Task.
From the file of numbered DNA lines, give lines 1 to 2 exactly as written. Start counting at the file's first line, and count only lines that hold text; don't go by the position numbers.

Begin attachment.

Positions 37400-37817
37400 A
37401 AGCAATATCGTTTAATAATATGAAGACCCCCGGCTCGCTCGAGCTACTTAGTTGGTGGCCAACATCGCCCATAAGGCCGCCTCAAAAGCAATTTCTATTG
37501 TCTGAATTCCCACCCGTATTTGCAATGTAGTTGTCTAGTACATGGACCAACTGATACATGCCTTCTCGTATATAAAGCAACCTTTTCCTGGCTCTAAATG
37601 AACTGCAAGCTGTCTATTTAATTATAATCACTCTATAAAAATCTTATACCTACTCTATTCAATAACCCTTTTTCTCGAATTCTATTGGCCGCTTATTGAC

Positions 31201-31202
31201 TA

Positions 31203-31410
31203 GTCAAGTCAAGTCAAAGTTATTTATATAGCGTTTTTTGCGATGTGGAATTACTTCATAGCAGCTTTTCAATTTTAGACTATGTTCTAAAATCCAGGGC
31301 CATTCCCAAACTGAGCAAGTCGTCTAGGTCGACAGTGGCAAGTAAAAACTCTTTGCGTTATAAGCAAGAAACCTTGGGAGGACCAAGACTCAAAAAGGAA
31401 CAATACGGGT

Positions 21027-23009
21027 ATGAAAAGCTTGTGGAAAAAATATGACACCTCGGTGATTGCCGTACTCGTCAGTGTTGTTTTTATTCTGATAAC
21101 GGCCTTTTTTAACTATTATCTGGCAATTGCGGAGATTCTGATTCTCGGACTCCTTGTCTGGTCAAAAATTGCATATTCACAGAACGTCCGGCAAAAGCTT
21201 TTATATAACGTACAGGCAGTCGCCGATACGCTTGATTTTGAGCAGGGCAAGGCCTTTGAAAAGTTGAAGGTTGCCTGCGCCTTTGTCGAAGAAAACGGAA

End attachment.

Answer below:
Positions 37400-37817
37400 A